I loved the hell out of Xenoblade when I finally got around to playing one of the Wii’s crowning games, in its handheld release on Nintendo’s under-utilised New 3DS. I have, as a result, been quite interested to see how its successor on the Wii U would fare. It’s one of the last big games to be released for the Wii U, not just this year – but likely ever. And once again, it seems like a damned good reason to own a Nintendo machine. Here’s what critics have to say about the Nintendo-exclusive JRPG from the masters at Monolith Soft.
I have enjoyed Xenoblade Chronicles X so much that I am planning to start it all over again from the beginning, so I can really take my time with this absolutely gargantuan adventure, and I rarely feel that way about any game, let alone one I’ve been playing almost non-stop for a month. This is an essential purchase for all Wii U owners who love the JRPG genre.
Nevertheless, this is contemporary Japanese RPG-making at its boldest and most imaginative in years. For every cliché – the helium-voiced furry mascot who totters along behind your group, the incongruous, schizophrenic rock-cum-rap soundtrack – there’s an invention that hauls the open-world JRPG into the present, and then another that shunts it breezily into the future. Perhaps the game’s greatest achievement is that, over the course of this journey, you settle into Mira and, in that mystical way of all video game greats, Mira settles into you.
Xenoblade Chronicles X is not so much “deep” as it is complex – a rich spider’s web of interconnected activities that will take hours to fully comprehend. Work is involved in fully grasping this whole show, but once you’ve finally sorted things out and taken advantage of the game’s ginormous virtual manual, there’s a wonderfully absorbing adventure lying in wait.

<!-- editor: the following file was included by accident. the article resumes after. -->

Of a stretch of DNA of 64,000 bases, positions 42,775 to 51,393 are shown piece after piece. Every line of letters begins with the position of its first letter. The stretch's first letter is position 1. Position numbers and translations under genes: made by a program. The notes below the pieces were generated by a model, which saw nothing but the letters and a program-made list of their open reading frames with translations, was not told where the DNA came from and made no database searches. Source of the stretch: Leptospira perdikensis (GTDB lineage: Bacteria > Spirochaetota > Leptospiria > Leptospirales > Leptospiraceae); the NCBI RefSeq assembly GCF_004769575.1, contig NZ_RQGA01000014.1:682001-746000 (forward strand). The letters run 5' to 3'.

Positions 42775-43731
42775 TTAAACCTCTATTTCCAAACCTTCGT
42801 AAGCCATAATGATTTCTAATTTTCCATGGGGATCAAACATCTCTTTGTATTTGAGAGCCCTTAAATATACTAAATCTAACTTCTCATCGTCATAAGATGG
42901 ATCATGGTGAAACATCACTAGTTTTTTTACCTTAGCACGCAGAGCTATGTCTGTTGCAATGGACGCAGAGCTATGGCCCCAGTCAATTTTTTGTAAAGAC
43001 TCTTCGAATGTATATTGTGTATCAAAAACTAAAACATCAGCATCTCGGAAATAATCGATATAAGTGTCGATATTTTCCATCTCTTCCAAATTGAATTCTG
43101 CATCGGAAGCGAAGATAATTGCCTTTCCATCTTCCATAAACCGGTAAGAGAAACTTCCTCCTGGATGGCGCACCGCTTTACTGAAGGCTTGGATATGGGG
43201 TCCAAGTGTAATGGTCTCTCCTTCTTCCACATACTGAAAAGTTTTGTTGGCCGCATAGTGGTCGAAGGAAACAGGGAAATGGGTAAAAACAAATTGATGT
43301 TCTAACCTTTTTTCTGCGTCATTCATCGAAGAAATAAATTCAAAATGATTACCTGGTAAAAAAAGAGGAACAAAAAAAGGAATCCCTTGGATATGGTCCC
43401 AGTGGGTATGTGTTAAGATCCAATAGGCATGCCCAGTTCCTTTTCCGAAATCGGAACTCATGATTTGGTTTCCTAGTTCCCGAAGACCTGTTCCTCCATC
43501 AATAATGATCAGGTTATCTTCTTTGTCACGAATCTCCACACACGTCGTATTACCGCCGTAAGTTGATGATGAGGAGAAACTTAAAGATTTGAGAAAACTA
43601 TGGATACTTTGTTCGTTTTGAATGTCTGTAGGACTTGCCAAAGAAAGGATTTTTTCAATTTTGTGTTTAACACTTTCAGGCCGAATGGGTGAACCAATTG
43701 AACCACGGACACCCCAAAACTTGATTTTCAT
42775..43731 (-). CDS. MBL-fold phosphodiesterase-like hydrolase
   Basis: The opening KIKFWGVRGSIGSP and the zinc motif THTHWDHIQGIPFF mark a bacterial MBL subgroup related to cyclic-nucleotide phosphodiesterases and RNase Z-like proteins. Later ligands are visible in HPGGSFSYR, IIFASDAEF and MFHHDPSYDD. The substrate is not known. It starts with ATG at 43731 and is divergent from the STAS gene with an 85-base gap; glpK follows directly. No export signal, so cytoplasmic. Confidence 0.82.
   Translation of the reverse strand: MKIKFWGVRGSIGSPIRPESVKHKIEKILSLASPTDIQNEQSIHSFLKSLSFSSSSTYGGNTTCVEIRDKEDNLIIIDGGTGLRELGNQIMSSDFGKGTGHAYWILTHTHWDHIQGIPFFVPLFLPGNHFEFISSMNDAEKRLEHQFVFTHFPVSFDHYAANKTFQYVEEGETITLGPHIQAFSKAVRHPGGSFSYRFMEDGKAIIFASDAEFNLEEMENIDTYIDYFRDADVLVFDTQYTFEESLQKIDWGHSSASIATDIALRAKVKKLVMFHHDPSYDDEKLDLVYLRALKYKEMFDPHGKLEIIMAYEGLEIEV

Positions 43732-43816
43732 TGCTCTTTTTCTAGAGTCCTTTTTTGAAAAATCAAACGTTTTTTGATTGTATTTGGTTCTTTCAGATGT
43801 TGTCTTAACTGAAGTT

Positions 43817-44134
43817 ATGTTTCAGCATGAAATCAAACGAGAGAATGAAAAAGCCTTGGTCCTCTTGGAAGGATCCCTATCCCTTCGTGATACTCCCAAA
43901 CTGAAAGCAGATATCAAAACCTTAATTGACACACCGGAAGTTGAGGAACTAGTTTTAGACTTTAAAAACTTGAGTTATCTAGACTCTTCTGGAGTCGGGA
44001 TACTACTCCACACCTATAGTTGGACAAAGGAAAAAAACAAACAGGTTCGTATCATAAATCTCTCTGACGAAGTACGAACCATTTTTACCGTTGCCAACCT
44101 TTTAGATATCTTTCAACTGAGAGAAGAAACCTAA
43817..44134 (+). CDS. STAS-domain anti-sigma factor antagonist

It’s a game that understands the importance of rewarding players for their personal investment, and it makes sure that, no matter how convoluted its design, no matter how lengthy its tangential content, the payoff is always worth the time and effort.
Xenoblade Chronicles X finds itself in a constant struggle between scale and bloat. When I crested over the game’s first mountaintop and saw a dinosaur drinking from a lake in the valley below, it was amazing — one of those rare video game moments that can be described as “epic” without hyperbole. But the UI is just one example of how X gets in its own way, hiding its beautiful world beneath overly complicated and under-explained systems that just don’t add enough. Monolith Soft has once more created something special under the Xenoblade name; it just happens to have buried that something special under a mountain of annoyances.
Xenoblade Chronicles X is a sensational game that will keep gamers busy for hours on end. Going into the game, gamers should be well aware that X does have a few flaws, namely the required side quests between story missions and a few graphical hiccups here and there. While these can be a bit annoying, getting past them is easy thanks to the engaging battle system, fantastic visuals and smartly implemented online system. X has a ton of content, even apart from the story, that will keep players busy for a long time. On my first play through of the game, it took me over 80 hours before I saw the end credits, and that was without delving super deep into any of the optional side quests. X is one of the deepest, most complex games that can be found on Wii U and you owe it to yourself to check it out.
This is one of the more interesting reviews I’ve done as of late because I know Xenoblade Chronicles X will be divisive. But it truly feels like an MMO world I’ve been living in for several weeks now. The more grimdark theme isn’t quite as charming as the original Xenoblade, but everything else makes up for it.
Last Updated: November 30, 2015